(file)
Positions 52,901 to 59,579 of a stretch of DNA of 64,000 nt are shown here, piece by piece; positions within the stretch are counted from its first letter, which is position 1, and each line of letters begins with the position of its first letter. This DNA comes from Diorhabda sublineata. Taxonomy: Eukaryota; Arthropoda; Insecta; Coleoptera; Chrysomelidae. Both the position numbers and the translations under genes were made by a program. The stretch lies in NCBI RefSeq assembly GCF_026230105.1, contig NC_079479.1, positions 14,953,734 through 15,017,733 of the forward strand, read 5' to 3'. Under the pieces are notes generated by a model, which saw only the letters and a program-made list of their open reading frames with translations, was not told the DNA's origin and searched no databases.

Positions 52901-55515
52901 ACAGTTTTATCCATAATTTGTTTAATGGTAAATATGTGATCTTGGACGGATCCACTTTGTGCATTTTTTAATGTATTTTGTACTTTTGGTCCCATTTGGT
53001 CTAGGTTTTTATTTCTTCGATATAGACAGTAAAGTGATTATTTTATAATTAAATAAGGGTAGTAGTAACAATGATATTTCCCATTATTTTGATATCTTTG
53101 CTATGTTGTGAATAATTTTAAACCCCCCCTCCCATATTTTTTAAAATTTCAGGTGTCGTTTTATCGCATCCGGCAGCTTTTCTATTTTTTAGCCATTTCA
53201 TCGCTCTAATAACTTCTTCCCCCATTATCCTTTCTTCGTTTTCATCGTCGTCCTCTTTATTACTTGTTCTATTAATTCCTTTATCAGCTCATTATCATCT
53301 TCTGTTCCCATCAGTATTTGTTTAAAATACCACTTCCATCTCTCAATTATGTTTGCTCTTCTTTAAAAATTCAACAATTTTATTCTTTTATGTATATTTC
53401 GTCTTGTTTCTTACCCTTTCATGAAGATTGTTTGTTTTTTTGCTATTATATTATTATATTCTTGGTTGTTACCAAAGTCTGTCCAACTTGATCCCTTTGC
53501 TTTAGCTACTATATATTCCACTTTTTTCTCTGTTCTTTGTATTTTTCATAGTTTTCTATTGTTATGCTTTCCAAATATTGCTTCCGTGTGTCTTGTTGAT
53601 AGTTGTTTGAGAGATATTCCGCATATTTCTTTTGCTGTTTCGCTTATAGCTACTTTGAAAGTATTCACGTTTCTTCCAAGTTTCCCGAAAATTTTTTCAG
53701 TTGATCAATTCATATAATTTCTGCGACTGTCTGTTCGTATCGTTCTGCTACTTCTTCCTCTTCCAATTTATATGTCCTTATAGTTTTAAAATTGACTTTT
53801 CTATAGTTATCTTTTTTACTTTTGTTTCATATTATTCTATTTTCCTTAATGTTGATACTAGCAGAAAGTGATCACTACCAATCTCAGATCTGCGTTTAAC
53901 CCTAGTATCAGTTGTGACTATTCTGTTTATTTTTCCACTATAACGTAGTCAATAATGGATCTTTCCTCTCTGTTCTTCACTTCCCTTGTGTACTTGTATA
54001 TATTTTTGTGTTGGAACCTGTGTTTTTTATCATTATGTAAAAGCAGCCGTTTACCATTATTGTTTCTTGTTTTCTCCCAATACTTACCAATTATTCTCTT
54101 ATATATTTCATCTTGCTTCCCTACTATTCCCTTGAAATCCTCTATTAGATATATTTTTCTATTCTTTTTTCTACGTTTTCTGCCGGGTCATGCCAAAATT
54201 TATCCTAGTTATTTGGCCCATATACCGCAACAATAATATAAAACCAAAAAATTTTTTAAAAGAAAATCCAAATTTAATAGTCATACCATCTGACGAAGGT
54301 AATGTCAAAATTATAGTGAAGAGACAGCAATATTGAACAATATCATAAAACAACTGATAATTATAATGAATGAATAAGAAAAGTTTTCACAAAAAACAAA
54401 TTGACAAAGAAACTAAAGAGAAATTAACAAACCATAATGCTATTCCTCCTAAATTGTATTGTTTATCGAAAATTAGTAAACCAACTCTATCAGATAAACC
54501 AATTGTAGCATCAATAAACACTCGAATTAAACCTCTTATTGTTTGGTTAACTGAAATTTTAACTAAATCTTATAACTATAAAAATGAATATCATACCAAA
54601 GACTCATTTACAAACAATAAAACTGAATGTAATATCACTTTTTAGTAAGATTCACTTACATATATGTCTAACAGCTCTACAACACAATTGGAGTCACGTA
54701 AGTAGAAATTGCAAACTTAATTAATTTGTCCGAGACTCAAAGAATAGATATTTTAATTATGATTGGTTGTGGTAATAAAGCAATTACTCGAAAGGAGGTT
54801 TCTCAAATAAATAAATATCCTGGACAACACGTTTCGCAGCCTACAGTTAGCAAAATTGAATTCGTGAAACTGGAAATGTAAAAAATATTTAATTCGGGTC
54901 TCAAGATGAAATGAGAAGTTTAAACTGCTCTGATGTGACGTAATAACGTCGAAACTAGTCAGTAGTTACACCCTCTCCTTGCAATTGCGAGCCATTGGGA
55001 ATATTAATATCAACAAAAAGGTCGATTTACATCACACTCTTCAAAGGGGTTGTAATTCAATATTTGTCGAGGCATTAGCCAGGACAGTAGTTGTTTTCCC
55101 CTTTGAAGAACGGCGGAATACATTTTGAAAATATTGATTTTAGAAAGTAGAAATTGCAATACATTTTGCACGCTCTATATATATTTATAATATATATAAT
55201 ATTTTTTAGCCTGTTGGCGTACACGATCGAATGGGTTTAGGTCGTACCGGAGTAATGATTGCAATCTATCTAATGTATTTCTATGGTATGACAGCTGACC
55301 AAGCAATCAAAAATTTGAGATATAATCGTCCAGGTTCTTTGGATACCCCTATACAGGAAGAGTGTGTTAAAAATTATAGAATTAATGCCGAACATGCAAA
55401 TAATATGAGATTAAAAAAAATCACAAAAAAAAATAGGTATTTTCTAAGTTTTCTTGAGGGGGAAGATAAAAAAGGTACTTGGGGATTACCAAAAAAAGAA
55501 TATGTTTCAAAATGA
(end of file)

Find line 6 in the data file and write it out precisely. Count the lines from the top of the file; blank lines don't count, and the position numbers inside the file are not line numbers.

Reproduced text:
53201 TCGCTCTAATAACTTCTTCCCCCATTATCCTTTCTTCGTTTTCATCGTCGTCCTCTTTATTACTTGTTCTATTAATTCCTTTATCAGCTCATTATCATCT